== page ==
Can direct investment options stop the flow to SMSFs?

Thursday 17th April 2014 by Penny Pryor

Paul Watson and Andrew Proebstl

The big superannuation funds have been concerned about rollouts to self managed superannuation funds for some time now. And why shouldn't they be? SMSFs continue to be the fastest growing sector of the superannuation industry with almost a third of the $1.8 trillion in Australian superannuation assets.

Concerned by these outflows, a number of superannuation funds have been copying AustralianSuper’s lead and offering their own member-directed investment options, which allow members to chose their own selection of shares, term deposits and possibly other assets.

AustralianSuper has been offering a form of this kind of product since its predecessor funds – ARF and STA - merged in 2006.

And in mid March, group executive, membership, Paul Schroder, said that AustralianSuper had $1.7 billion worth of members’ assets in the option. That sounds like a lot, but considered in the context of AustralianSuper’s $75 billion in funds under management, is just 2.27 per cent.

“[the outflows to SMSFs] was around 20% of our rollouts…in member terms it was a fairly small percentage, but in funds under management terms, they were quite sizable balances." Paul Watson, HostPlus

HostPlus launched its member directed option – ChoicePlus – six months ago to try and stem some of its member outflows to SMSFs.

“When we analysed where and when we were leaking members to…there were a growing number going to SMSFs,” Paul Watson, HostPlus executive manager (pictured left), member and consumer choices, says.

“And that number was around 20% of our rollouts and what was interesting…in member terms it was a fairly small percentage, but in funds under management terms, they were quite sizable balances.”

ChoicePlus has already had 800 members sign up and has $23 million in funds under management. The average balance on ChoicePlus is $29,000 and Watson says they have been pleasantly surprised with its success.

There are limits around what members can and cannot do. They need to have a balance of at least $10,000 in the fund and a minimum investment of $2,000 in ChoicePlus.

Early numbers on member leakage since the product was launched are also good.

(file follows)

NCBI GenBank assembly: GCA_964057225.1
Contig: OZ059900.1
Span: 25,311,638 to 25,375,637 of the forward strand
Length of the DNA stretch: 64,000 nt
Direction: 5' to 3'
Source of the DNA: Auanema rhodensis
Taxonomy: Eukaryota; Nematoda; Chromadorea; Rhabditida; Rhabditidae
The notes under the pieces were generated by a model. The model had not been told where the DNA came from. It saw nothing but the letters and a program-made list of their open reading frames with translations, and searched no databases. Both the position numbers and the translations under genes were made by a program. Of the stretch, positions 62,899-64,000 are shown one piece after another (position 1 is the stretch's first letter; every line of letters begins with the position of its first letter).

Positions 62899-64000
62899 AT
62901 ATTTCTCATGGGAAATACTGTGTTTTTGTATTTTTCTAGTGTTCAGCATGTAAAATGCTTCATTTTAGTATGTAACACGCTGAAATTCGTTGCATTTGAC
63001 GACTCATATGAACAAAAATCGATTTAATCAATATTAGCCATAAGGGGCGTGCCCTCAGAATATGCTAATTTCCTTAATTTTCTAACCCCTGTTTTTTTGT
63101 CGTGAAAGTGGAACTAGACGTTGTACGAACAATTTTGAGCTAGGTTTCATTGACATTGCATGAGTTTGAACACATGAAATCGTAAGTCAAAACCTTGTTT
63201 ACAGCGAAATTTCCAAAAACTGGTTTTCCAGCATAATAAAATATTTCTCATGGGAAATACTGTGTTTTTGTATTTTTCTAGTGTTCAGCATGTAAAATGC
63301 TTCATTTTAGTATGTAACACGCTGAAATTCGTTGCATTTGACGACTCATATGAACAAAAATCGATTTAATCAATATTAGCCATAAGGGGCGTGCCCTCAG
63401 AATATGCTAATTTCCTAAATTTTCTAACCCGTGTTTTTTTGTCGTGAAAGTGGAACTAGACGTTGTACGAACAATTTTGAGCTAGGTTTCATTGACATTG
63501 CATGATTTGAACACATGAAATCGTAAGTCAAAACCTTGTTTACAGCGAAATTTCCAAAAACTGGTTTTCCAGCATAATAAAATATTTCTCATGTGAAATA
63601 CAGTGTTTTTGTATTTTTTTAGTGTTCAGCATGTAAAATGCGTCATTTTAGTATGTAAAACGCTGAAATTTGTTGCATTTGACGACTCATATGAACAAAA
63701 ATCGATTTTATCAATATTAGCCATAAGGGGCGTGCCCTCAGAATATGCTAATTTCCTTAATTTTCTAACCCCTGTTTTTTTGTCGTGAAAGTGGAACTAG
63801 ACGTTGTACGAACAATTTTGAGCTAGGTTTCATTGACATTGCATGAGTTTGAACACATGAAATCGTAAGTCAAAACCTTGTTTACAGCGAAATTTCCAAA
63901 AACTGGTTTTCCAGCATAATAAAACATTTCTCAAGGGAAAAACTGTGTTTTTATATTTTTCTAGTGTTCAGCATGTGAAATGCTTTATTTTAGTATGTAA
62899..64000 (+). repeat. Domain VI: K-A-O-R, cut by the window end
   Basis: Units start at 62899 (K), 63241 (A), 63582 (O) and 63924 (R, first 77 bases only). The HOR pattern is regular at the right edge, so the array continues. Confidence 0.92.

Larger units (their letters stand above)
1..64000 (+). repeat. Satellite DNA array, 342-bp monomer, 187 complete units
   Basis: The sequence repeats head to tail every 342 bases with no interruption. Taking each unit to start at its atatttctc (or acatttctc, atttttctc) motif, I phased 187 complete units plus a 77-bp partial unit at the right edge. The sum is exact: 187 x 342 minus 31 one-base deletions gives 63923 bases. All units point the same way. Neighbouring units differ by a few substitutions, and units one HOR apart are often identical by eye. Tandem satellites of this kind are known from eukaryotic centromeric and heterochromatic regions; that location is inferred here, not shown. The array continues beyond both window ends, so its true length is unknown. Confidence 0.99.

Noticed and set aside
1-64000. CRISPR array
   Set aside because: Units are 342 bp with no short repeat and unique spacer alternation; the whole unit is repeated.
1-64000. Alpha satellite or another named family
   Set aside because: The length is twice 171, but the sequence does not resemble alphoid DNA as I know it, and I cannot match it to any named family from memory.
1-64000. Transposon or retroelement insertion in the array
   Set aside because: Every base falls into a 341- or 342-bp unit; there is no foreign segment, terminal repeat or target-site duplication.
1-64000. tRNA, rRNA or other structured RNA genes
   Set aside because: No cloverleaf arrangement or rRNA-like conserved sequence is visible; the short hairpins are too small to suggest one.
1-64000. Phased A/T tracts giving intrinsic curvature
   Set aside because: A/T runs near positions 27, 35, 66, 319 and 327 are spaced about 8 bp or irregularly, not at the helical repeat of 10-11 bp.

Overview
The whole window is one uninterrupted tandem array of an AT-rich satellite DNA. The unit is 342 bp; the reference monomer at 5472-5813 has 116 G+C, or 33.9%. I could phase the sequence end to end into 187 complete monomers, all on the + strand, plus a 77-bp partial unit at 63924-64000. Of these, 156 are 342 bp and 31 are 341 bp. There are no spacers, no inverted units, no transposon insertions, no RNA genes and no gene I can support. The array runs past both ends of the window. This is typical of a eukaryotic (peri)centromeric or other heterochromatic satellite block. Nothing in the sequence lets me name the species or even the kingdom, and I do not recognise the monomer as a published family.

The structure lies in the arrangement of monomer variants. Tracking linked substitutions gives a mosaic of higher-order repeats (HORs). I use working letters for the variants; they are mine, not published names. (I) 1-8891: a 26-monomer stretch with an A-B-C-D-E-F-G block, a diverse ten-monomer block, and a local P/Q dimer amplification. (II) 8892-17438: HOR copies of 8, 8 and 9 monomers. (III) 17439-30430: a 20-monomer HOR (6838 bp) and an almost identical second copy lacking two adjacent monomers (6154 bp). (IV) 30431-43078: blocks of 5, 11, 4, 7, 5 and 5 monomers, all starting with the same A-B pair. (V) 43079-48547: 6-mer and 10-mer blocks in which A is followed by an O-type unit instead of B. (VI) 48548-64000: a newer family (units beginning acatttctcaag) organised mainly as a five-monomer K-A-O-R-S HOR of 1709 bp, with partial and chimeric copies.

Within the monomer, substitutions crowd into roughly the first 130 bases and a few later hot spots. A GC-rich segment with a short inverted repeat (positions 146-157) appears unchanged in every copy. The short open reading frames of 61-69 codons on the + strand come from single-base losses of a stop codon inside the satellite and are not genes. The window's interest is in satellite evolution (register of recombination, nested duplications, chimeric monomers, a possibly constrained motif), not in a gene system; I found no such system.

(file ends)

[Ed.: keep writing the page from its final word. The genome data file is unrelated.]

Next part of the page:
“During the quarter ended 31 December 2013 (the first three months of ChoicePlus being operative) the amount rolled-out to SMSFs decreased materially in percentage terms as compared to the percentage SMSFs represented in roll-outs for the 2012-13 financial year,” Watson says.

The $2 billion legalsuper launched its member-directed investment option nearly a decade ago and has been updating it with more investment choice over the past 18 months.

“Many of our members have a higher level of financial literacy…so there has always been a keen interest in having more control." Andrew Proebstl, legalsuper

“In 2012 we took it to the ASX300 and we added term deposits and also ETFS and more recently, through last year, we added listed investment companies,” chief executive officer, Andrew Proebstl (pictured right), says.

Proebstl says that deterring members starting up their own SMSFs was only part of the reason for the launch and redesign of the option.

“That's in the mix. I wouldn't put it as the sole reason for why we decided to offer it. We saw it as a logical extension of investment choice,” he says.

legalsuper has a highly engaged membership with a high response rate to member surveys. This research then leads to improvements and upgrades in product offerings, like the additions to the member-directed investment option.

“Many of our members have a higher level of financial literacy…so there has always been a keen interest in having more control. That's something with our membership we’ve always found,” Proebstl explains.

The jury is still out on whether member-directed investment options can, or will, stop the flow to SMSFs. But what is interesting is that most funds that have them, don’t expect them to stem SMSF rollouts completely. Rather, they hope to catch those in the middle who may not be ready for an SMSF but want more choice, and meet members demand for more control in the process.

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